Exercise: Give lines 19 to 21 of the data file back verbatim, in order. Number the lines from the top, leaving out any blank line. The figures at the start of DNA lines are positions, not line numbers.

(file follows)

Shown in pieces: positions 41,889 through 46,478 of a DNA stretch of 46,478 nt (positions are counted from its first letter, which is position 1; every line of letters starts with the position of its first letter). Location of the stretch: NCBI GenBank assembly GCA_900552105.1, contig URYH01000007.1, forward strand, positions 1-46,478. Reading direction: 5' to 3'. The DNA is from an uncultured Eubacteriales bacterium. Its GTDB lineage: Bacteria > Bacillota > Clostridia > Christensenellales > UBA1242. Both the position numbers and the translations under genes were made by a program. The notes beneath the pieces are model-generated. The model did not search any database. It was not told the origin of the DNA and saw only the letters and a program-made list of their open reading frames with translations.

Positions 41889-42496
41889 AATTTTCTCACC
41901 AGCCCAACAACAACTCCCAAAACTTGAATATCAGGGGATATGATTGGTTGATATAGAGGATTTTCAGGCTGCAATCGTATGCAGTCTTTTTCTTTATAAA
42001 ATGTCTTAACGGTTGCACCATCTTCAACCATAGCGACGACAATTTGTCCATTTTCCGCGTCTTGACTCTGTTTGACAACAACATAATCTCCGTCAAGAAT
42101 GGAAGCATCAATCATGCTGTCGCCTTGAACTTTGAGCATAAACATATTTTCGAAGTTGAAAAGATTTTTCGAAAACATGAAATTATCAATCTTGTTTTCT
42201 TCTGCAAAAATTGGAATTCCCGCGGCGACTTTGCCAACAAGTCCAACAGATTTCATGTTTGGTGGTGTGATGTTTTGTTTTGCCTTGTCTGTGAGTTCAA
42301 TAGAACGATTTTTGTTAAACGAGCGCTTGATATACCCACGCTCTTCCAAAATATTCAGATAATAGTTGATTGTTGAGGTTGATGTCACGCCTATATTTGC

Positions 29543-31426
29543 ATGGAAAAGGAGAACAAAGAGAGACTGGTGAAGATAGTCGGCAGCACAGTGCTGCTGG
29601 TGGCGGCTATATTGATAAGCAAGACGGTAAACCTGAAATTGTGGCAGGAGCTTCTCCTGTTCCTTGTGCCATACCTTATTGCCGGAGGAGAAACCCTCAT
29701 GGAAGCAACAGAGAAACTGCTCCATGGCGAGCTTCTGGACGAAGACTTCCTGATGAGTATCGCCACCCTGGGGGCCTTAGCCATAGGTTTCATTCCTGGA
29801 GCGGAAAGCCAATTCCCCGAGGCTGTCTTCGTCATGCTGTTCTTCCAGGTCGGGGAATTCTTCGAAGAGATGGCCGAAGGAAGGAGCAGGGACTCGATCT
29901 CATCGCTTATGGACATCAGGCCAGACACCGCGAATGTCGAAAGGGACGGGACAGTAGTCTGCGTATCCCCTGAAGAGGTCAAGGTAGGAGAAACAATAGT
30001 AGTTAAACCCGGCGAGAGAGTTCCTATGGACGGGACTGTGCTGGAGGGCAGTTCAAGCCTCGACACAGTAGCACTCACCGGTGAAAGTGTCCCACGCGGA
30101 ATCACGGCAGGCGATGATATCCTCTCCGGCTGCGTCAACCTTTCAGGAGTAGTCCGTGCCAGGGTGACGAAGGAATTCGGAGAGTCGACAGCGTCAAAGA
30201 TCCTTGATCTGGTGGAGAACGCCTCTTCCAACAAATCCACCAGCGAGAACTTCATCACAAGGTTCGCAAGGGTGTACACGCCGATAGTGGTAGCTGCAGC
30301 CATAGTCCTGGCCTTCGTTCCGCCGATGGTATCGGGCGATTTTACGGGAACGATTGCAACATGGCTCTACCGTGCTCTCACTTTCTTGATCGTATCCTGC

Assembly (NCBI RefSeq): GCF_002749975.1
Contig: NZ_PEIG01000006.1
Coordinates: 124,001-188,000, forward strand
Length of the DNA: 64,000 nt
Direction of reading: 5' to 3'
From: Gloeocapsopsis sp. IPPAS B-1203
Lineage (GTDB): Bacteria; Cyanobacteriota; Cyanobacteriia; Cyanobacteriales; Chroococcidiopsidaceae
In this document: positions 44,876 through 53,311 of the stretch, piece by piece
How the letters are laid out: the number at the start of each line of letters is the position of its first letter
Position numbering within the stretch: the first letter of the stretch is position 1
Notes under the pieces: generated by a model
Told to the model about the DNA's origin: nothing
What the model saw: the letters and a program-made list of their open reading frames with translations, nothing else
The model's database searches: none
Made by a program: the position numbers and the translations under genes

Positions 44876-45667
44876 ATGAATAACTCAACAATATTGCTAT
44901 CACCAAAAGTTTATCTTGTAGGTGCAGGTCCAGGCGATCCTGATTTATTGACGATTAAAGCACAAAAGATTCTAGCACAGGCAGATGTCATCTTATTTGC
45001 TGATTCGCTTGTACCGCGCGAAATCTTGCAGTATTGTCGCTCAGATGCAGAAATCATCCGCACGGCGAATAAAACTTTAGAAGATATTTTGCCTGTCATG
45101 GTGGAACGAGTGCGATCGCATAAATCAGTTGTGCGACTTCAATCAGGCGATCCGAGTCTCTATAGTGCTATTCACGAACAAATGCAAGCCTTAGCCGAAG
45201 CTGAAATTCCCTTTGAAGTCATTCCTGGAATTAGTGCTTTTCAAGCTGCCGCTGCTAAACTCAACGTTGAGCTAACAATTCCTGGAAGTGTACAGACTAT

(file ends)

Assembly (NCBI RefSeq): GCF_002749975.1
Contig: NZ_PEIG01000006.1
Coordinates: 124,001-188,000, forward strand